Boxty (or in Irish ‘Bacstaí’) is a recipe also known as ‘Arán bocht tí’ which in Irish means “poor house bread”, this is a traditional Irish potato cake fried on an Irish griddle, or as here, in a hanging bake pan over the fire, eaten in the northern Irish counties such as Cavan and Donegal, with Leitrim and the Drumlin areas seeming to be the home of boxty. Although Boxty is now eaten as a side dish to a main course it was once a staple in the diet of the rural and urban poor, and was popularly served and eaten on All Hallows’ Eve (Halloween) and on All Souls’ Day in Ireland. There are two types of ‘Boxty’, as referenced in the old Irish rhyme below – one is a dough, one is a batter – one makes a potato cake and one a potato bread (below).
“Boxty on the griddle, Boxty in the pan, If you don’t eat Boxty you’ll never get a man” (trad. Irish rhyme). Boxty on the Griddle is cooked on a traditional Irish Bakestone and Boxty in a Pan is cooked in an old frying pan “Butter on the side, Gravy on the other, Sure them that gave me Boxty, Were better than my mother” (trad. Irish Rhyme). Serve Boxty with bacon, sausages, chops, roasts, liver and stews.
Mr Patrick Gallagher, born in Cleendra, Co. Donegal, in 1873, and known as ‘Paddy the Cope’ (Cope being short for Co-op – as Paddy was the principle founder of the Templecrone Co-operative Society in 1906) recalled just before his death in 1966, at the age of ninety-two, that when he was a child Boxty was often served instead of oat bread, with milk and salt, and this was known as ‘Dippity’. A traditional and plainer boxty can quickly be made using this recipe Grated Potato Cakes In The Pan.
Note: the first (late nineteenth century) recipe calls for more flour than the other recipes, however by adding in more flour it dominates the taste of the boxty, (presumably to make the ingredients stretch further in poorer households) the quantity suggested below makes the best balance between potato and flour – the flour should help bind the boxty, not take over.
makes 4 large discs
- 500g potatoes, peeled and grated
- 500g potatoes, peeled, sliced cooked and mashed
- 175g flour
- 1 tsp sea salt
- 1 tsp freshly ground black pepper
- 2 tbsp lard
- 50g butter (melted)
- 8 slices of bacon, fried, keep the bacon fat and eat the bacon with the Boxty (alt. use just butter)
Peel the potatoes, take half (500g) and grate into a clean cloth – wring this cloth out tightly over a basin to catch the potato liquid as you squeeze them – reserve this liquid to use later in mixing the dough.
Take the other half of the peeled potatoes (500g) chop them up small and boil them in a saucepan of water (which just covers the potatoes) until tender. Drain these boiled potatoes and then mash them. Allow to cool.
As the boiled potatoes are cooking fry the 8 slices of bacon in a large frying pan in the lard, do not burn the bacon or the fat which is released. Reserve this bacon fat for later – allow to cool. Once fried remove the bacon, place onto a baking tray and bake in the oven, or under a grill until golden and crispy. Reserve this crispy bacon for later.
Into a mixing bowl add the drained grated raw potatoes and mashed cooked potatoes. Add to this mixture the half the cooled bacon fat from the frying pan, the flour (sifted), the melted butter and the salt and pepper. Mix thoroughly and to loosen the mixture into a dough add back just enough of the reserved potato water you squeezed out of the raw potatoes through the cloth.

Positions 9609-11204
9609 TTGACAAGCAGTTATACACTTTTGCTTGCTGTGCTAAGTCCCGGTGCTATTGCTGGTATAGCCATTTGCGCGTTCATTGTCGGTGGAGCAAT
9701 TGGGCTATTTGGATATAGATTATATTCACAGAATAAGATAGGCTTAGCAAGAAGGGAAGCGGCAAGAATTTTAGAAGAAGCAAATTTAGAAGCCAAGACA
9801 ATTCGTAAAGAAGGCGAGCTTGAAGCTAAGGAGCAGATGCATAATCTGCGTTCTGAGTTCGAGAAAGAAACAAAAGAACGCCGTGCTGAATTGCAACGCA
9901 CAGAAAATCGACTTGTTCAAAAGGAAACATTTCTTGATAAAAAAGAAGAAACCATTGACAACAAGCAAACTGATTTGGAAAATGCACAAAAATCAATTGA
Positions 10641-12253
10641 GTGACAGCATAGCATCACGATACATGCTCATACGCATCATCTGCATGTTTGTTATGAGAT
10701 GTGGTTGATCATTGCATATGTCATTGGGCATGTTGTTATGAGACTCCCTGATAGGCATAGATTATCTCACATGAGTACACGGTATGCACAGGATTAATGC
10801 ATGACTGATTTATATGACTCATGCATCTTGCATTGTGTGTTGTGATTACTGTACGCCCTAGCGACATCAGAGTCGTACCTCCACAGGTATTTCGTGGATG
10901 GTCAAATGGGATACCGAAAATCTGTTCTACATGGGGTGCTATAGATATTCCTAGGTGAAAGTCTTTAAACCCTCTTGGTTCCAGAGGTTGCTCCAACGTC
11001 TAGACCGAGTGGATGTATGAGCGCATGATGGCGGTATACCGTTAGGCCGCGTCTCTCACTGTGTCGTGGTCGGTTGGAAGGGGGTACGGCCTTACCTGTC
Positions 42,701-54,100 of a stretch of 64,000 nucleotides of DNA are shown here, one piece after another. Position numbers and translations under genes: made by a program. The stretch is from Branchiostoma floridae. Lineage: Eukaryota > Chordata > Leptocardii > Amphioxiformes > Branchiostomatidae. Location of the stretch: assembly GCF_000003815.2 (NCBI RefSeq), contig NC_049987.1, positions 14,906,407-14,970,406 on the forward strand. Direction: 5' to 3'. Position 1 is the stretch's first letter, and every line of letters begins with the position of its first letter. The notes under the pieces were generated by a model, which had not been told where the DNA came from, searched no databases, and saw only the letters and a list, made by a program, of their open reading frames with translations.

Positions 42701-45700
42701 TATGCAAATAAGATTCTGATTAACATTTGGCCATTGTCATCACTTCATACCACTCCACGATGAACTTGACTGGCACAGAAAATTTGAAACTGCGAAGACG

Once into a pliable dough knead gently and then roll out (about 8mm thick) onto a floured work surface. Using a large plate, the same size as will fit into the frying pan, cut out a round circle, and then with the knife mark out a large cross, do not cut all the way through. The cross will allow you to make a ‘farl’ once the Boxty is cooked. A farl is a triangle shape once a large circle shaped pancake, drop scone or Boxty has been cut into 4 pieces.
Put the frying pan back onto a medium heat with the remaining bacon fat. Carefully lift the large circle boxty into the hot frying pan and fry on both sides. Once fried and golden, cooked through, slice the Boxty into farls using the cross you made as a guide, and serve ‘Boxty in the pan’ on a plate with the crispy bacon – use up the remaining boxty dough as directed.
Original Boxty Recipes
Boxty Recipe: Mr Patrick Gallagher Co. Donegal (c. late 1800s)
Boxty in the Pan: 1lb. raw potatoes; 1lb. flour; 1lb cooked mashed potatoes; 4oz bacon fat (or butter); salt and pepper; – for Boxty on the Griddle: add 1tsp of bicarbonate of soda and enough milk to make a batter of dropping consistency.
Boxty (Or Broxty) Recipe: ‘Country Dishes’ (Published 1962 – With Recipes Dating From The 1800s)
Peel and wash large potatoes, grate them into a basin, drain lightly, and to each cupful of grated potatoes add 1 level teaspoonful salt, 1/2 cupful flour and enough milk to make a fairly stiff batter. Leave to stand for 1 hour, then fry like pancakes in bacon dripping. Serve hot with butter.
Boxty Pancakes Recipe: ‘Farmhouse Cookery’ (Published 1980)
1lb (450g) potatoes, peeled; 4 oz. (100g) self-raising flour; 4 fl oz. (125ml) milk; sea salt; freshly ground black pepper; 2 oz. (50g) bacon fat or butter.